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Fall hazards in unusual places — what you don’t know CAN hurt you

01-12-2011

This post was written by Rigid Lifelines, a leading provider of fall protection solution and OSHA fall protection information. They provide anything from a simple fall arrest harness, to a more comprehensive system.

Many fall hazards are obvious to even the untrained eye. Unenclosed elevated walkways, curved or slippery footways, and movable platforms all present clear fall hazards in the workplace. While Occupational Safety and Health Administration (OSHA) regulations require fall protection to be provided for any worker who performs tasks at a height greater than 4 feet in general industry, sometimes fall hazards are present in unusual or unusual places.

A workplace risk assessment is one way to identify hidden fall hazards and can also aid in developing a comprehensive fall protection plan. Such risk assessments can reduce delays and down time at a facility by focusing on the specific tools and systems that can be applied to an identified fall hazard. The American National Standards Institute (ANSI) Z359.4 indicates that an assessment of risk should be performed anywhere workers are likely to encounter a fall hazard.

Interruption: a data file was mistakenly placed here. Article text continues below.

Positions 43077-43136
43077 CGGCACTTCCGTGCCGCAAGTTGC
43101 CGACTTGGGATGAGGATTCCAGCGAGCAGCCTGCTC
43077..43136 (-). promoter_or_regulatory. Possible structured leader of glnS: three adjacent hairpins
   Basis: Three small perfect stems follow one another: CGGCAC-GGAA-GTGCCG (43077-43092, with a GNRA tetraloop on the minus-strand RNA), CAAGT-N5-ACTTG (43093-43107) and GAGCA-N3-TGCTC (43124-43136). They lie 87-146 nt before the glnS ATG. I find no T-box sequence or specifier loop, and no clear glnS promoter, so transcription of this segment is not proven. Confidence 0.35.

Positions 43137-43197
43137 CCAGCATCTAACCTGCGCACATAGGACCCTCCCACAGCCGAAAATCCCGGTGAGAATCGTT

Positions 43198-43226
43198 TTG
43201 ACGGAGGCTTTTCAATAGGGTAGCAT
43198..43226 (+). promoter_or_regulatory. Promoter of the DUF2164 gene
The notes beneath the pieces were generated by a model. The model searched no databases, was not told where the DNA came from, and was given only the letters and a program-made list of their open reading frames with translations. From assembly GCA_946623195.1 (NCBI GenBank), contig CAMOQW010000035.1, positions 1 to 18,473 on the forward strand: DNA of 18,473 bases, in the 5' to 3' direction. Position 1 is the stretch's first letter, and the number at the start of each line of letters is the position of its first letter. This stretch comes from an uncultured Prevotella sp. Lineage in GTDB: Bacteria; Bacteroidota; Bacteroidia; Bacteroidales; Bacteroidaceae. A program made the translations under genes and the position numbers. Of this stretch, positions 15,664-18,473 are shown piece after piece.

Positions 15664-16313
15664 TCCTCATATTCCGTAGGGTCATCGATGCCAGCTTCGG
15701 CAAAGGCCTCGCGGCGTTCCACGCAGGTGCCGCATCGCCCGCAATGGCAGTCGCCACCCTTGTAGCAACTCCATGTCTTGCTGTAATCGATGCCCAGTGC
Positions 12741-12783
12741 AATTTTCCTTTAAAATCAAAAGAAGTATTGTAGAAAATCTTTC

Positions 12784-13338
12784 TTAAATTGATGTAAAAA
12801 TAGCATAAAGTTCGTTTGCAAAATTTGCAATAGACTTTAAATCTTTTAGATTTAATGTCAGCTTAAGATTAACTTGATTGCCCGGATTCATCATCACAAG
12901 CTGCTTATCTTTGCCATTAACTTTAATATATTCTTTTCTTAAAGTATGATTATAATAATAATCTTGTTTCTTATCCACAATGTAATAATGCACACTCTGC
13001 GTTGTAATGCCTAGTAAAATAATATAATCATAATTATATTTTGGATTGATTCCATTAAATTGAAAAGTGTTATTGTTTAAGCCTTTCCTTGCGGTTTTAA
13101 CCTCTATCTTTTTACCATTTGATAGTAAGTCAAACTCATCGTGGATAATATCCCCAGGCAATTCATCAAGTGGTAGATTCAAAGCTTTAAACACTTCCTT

Here we’ll review a few unusual fall hazards which present significant risks to workers if not addressed.

Example 1

Imagine a manhole or skylight that is typically sealed must remain open temporarily during a maintenance or repair procedure. Because the manhole or skylight is usually closed, no permanent fall protection system is in place. In such cases, a passive fall protection system like a portable guardrail may be sufficient. For workers who must climb into or out of the opening, however, an active fall protection system, such as a portable jib crane utilizing a self-retracting lanyard (SRL) and full-body harness, may be required.

Example 2

Cleaning of exhaust stacks, silos, oil or chemical tanks, food processing tanks, or other similar structures may not be required often, but when it is, it presents a clear fall risk.  Fall protection in such cases is usually multi-faceted. A combination of a crane, scaffolding, and personal fall protection equipment may be required to provide adequate fall safety.

Example 3

Unexpected or harsh weather conditions may pose additional risks to routine tasks. Harsh weather can reduce visibility, compromise footways, conceal anchor points, and make handholds difficult to grasp. Special fall protection measures may be required under such conditions. A portable gantry crane with enclosed tracks can supply a moveable overhead anchor point that is protected from ice, dirt, or chemicals.

These are only a few examples of unusual or atypical fall hazards. A fall hazard analysis and risk assessment can reveal such hazards and can help you select the most appropriate and cost-effective fall protection solutions.

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